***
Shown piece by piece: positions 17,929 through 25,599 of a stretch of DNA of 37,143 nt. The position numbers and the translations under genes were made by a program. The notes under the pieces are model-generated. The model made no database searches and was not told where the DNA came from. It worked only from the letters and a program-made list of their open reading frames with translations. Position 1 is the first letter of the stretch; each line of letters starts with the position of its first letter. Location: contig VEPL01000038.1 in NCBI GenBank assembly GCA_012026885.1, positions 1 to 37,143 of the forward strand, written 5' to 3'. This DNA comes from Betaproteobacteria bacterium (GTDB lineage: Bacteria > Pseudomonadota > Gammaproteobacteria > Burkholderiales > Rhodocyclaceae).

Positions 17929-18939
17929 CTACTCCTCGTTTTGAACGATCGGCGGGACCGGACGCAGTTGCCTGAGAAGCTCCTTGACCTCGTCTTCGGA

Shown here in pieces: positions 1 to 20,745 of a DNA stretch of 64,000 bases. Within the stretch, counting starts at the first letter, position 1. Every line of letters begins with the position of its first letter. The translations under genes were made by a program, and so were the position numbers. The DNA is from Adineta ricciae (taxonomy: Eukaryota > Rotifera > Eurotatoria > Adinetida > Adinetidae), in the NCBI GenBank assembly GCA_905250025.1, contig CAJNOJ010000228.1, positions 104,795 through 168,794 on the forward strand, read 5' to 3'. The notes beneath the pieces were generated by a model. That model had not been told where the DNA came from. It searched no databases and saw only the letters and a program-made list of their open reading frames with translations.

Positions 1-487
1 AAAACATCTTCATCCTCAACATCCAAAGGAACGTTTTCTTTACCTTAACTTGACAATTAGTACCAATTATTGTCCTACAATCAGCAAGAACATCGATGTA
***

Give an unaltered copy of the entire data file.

Shown piece by piece: positions 17,929 through 25,599 of a stretch of DNA of 37,143 nt. The position numbers and the translations under genes were made by a program. The notes under the pieces are model-generated. The model made no database searches and was not told where the DNA came from. It worked only from the letters and a program-made list of their open reading frames with translations. Position 1 is the first letter of the stretch; each line of letters starts with the position of its first letter. Location: contig VEPL01000038.1 in NCBI GenBank assembly GCA_012026885.1, positions 1 to 37,143 of the forward strand, written 5' to 3'. This DNA comes from Betaproteobacteria bacterium (GTDB lineage: Bacteria > Pseudomonadota > Gammaproteobacteria > Burkholderiales > Rhodocyclaceae).

Positions 17929-18939
17929 CTACTCCTCGTTTTGAACGATCGGCGGGACCGGACGCAGTTGCCTGAGAAGCTCCTTGACCTCGTCTTCGGA

Shown here in pieces: positions 1 to 20,745 of a DNA stretch of 64,000 bases. Within the stretch, counting starts at the first letter, position 1. Every line of letters begins with the position of its first letter. The translations under genes were made by a program, and so were the position numbers. The DNA is from Adineta ricciae (taxonomy: Eukaryota > Rotifera > Eurotatoria > Adinetida > Adinetidae), in the NCBI GenBank assembly GCA_905250025.1, contig CAJNOJ010000228.1, positions 104,795 through 168,794 on the forward strand, read 5' to 3'. The notes beneath the pieces were generated by a model. That model had not been told where the DNA came from. It searched no databases and saw only the letters and a program-made list of their open reading frames with translations.

Positions 1-487
1 AAAACATCTTCATCCTCAACATCCAAAGGAACGTTTTCTTTACCTTAACTTGACAATTAGTACCAATTATTGTCCTACAATCAGCAAGAACATCGATGTA